May 2nd, 1946.
To Presidents of Stakes and Bishops of Wards.
Inquiries received at the office of the First Presidency disclose the fact that there is a divergence of opinion and varied practices among ward officers with respect to the kind of music, if any, that should be rendered during the administration of the sacrament.
Recently, this question came before the First Presidency and the Twelve, who unanimously approved the recommendation that the ideal condition is to have absolute quiet during the passing of the sacrament, and that we look with disfavour upon vocal solos, duets, group singing, or instrumental music during the administration of this sacred ordinance.
There is no objection to having appropriate music during the preparation of the emblems, but after the prayer is offered, perfect silence should prevail until the bread and the water have been partaken of by the full congregation.
It was further suggested, and unitedly agreed upon, that the sacrament should be first given to the presiding authority in the meeting. This may be the bishop, perhaps one of the stake presidency, or one of the visiting General Authorities. It is the duty of the priest officiating to determine who is the presiding authority present; thus, whenever the sacrament is administered, members of the Aaronic Priesthood officiating will have a lesson in Church government.
When the sacrament is given first to the presiding authority, those officiating may pass the sacrament consecutively to members of the Church who are sitting on the rostrum and in the audience.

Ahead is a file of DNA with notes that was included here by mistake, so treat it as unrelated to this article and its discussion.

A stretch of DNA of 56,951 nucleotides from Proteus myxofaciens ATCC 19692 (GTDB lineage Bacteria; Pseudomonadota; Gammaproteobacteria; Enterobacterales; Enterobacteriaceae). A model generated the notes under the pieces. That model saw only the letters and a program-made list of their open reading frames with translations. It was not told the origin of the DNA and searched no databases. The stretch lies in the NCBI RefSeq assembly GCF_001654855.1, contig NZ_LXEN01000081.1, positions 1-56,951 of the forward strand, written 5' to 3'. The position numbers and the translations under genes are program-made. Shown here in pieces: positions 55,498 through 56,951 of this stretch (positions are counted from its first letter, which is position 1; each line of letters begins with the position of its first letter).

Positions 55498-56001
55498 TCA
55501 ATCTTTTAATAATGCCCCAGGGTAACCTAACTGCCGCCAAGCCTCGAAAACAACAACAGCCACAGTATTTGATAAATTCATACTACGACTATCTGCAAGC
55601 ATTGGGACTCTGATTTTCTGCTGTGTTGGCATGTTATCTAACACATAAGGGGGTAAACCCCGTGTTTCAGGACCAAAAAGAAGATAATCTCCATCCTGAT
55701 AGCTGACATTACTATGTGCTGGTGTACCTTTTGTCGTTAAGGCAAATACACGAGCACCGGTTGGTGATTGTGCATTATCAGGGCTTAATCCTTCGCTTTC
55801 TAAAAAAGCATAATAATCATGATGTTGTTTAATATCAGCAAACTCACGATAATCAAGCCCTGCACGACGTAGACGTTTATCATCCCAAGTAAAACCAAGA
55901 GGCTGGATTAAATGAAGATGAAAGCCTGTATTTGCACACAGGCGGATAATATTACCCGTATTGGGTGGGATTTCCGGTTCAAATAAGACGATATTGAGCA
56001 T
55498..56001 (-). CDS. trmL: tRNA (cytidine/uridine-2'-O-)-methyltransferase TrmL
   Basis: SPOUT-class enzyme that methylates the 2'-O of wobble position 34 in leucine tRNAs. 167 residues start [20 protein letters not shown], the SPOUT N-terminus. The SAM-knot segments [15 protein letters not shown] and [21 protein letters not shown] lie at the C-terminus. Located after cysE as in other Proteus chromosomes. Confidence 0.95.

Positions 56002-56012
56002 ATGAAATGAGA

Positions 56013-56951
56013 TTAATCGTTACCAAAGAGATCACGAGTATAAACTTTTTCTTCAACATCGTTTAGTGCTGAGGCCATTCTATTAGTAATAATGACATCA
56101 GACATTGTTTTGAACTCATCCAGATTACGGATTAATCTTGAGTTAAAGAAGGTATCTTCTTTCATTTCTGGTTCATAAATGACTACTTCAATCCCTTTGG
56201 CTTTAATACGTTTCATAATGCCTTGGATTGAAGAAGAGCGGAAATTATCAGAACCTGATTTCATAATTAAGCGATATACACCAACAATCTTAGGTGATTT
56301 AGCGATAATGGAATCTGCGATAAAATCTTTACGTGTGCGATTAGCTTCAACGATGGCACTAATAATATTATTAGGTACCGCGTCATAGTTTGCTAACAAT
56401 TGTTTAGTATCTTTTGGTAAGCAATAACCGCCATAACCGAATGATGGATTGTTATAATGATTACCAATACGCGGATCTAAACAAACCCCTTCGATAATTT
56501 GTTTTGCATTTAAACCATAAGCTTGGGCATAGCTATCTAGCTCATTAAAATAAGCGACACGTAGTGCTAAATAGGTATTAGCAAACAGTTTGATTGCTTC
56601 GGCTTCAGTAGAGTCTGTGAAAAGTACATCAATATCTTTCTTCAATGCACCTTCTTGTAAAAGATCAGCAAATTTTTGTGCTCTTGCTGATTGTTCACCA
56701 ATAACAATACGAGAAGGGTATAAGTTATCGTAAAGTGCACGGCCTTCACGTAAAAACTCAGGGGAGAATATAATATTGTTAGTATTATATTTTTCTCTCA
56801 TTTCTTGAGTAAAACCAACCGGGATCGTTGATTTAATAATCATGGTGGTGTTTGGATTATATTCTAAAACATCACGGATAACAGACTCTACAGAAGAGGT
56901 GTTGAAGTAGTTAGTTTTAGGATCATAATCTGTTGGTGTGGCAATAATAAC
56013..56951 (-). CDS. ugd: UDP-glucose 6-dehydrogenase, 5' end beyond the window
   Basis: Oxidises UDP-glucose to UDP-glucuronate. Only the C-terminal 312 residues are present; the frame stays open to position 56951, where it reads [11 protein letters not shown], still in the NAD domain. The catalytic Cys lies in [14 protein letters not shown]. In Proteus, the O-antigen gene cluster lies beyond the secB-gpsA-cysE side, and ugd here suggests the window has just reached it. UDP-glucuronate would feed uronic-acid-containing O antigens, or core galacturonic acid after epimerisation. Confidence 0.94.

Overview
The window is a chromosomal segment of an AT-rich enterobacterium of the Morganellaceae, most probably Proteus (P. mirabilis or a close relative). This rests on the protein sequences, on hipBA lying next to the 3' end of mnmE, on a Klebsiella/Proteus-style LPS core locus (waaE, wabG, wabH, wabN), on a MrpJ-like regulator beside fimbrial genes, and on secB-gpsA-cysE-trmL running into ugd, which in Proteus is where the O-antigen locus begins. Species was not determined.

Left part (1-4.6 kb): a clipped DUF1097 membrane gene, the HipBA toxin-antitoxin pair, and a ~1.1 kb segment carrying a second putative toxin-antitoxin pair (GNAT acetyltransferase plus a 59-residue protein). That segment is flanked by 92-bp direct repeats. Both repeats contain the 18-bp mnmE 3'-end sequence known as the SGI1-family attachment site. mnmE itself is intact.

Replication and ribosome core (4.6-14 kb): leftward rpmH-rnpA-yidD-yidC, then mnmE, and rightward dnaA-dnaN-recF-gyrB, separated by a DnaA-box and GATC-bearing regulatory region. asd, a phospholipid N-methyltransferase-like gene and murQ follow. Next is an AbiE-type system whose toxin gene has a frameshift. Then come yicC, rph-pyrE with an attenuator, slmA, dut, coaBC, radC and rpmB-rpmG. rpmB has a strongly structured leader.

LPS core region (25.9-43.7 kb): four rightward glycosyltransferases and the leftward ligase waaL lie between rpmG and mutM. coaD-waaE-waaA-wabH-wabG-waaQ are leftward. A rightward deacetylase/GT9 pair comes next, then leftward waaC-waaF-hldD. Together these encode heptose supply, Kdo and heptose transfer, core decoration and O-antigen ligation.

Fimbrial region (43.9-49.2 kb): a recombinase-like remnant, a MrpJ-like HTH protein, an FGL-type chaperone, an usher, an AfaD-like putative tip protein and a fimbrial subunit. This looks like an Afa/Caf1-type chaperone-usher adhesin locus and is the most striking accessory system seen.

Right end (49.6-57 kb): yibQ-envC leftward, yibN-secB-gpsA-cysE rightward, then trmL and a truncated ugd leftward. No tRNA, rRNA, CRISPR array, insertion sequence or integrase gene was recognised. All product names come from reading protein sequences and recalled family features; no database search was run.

It was also the conclusion of the Council to recommend to the Superintendency and General Board of the Deseret Sunday School Union that local Sunday Schools be advised that the significance of partaking of the sacrament will be enhanced if no music be given at that period. Undoubtedly, there will be those who will claim that soft, appropriate music contributes to better order; but careful consideration of the institution and purpose of the sacrament will lead to the conclusion that anything which detracts [distracts?] the partaker’s thought from the covenants he or she is making is not in accordance with the ideal condition that should exist whenever this sacred, commemorative ordinance is administered to the members of the Church.
Reverence for God and for sacred things is fundamental in pure religion. Let every boy and girl, every man and woman in the church, manifest this principle by maintaining perfect order by self-communion whenever and wherever the sacrament is administered.
GEO. ALBERT SMITH,
J. REUBEN CLARK, Junr.,
DAVID O. McKAY.
The First Presidency.
[“Statement on Sacramental Music,” Millennial Star, July 1946, 211.]